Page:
Uncertainty

If deniers are not accusing the Reds or Greens of attempting to topple capitalism, or pointing the finger at the U.N. for planning to surreptitiously bring about ‘world government’, they are reminding us that even scientists admit there is some ‘uncertainty’ in their findings that the earth is in fact warming and that human behaviour is significantly responsible for this process. Therefore, they conclude, we must not get sucked into extravagant, needless and dangerous schemes to reduce such ‘warming’.

The first two accusations are so fanciful we should treat them with ridicule. The third, the apparently rational attack, is a different matter. In a way it is true – there is uncertainty. In a more rigorous way, it is untrue because the users of this argument don’t appreciate what they are saying when they are wording such an accusation; they do not understand the nature of science. All science exists permanently with uncertainty.

I suspect ninety percent of the world doesn’t realize this because education fails to explain to each generation the nature of natural and social reality, and the notion of knowledge with its inevitable limitations. They also ignore, albeit unwittingly, how all human beings live every moment of their lives with uncertainty, and that every time they make decisions, small or large, they act on gross uncertainty, and even were  people aware of that restriction, they can do nothing about it.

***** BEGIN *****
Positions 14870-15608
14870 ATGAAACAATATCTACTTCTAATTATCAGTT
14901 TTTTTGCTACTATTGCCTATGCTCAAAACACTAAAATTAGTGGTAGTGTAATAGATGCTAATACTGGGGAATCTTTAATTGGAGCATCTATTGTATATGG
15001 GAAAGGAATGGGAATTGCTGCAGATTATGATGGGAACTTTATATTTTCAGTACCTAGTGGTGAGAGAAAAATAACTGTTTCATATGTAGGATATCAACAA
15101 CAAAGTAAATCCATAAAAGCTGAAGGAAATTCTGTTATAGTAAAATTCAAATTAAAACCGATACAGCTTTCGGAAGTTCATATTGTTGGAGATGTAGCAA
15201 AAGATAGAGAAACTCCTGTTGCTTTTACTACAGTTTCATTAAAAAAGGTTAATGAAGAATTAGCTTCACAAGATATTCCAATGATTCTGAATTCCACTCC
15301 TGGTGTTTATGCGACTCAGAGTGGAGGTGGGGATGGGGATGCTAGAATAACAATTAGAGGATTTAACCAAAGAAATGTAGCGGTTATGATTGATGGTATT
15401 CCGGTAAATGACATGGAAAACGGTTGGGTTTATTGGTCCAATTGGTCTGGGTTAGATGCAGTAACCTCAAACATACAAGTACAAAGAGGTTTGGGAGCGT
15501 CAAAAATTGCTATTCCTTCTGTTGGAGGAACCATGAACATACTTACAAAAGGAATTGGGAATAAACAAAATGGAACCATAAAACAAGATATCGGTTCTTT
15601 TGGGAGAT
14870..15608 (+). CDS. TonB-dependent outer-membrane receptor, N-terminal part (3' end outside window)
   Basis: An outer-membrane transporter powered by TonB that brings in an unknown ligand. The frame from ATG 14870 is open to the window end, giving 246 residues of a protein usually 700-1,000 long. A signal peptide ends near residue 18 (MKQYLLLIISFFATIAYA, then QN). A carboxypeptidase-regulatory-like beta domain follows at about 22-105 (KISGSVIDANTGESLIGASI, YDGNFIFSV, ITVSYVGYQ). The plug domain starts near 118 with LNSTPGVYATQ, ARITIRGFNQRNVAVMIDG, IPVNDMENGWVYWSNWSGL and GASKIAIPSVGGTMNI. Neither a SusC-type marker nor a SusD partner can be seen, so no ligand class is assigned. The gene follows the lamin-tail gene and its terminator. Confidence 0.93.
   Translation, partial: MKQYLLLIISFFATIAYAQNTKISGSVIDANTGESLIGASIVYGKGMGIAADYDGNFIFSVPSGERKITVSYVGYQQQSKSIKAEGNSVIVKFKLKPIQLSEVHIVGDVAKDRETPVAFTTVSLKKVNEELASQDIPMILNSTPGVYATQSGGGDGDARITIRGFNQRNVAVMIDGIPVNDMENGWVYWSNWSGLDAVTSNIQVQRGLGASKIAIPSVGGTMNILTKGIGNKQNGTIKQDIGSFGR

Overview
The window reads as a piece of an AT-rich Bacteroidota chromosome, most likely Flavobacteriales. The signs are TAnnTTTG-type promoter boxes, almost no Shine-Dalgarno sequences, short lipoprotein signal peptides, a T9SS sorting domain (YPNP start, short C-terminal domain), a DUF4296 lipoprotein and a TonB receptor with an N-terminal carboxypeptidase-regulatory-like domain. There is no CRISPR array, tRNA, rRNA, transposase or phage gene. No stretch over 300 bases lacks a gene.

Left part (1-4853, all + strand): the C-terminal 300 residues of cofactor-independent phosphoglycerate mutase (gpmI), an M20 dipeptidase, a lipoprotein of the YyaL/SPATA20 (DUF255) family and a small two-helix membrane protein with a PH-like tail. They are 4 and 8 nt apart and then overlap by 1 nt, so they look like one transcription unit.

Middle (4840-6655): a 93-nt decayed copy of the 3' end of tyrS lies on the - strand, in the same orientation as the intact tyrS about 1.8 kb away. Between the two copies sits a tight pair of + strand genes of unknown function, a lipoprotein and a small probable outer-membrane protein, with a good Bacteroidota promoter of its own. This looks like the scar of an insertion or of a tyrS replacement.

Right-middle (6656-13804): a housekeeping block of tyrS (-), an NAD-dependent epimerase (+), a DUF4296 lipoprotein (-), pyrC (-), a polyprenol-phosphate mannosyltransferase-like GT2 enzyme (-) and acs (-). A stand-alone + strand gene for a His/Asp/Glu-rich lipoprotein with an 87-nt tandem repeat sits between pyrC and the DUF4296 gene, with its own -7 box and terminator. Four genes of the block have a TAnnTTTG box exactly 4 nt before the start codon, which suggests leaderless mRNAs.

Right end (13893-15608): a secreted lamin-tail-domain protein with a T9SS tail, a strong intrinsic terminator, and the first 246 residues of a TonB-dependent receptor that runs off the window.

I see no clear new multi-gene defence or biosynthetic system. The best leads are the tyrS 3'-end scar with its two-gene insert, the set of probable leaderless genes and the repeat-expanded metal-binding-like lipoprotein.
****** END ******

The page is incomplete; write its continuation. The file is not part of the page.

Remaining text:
Certain scientists unfortunately do themselves a disservice by misrepresenting what science in practice is. A pity. Scientific practice is not entirely radically different from non-scientific practice.

The sooner we eradicate the dominant influence of two thousand old myths about what reality, life and knowledge are, with all their limitations and imperfections and changeability necessarily entailed, the sooner we can understand and help curb the more foolish and dangerous statements and policies individuals, corporations and governments regularly propose.

As far as I can see, the only certainty is uncertainty. It is structural and pervasive; it is not simply the occasional product of deceit or incompetence. The deniers’ use of the argument has no serious value; it can however mislead many sincere people who are consciously ‘uncertain’ about this critical issue.

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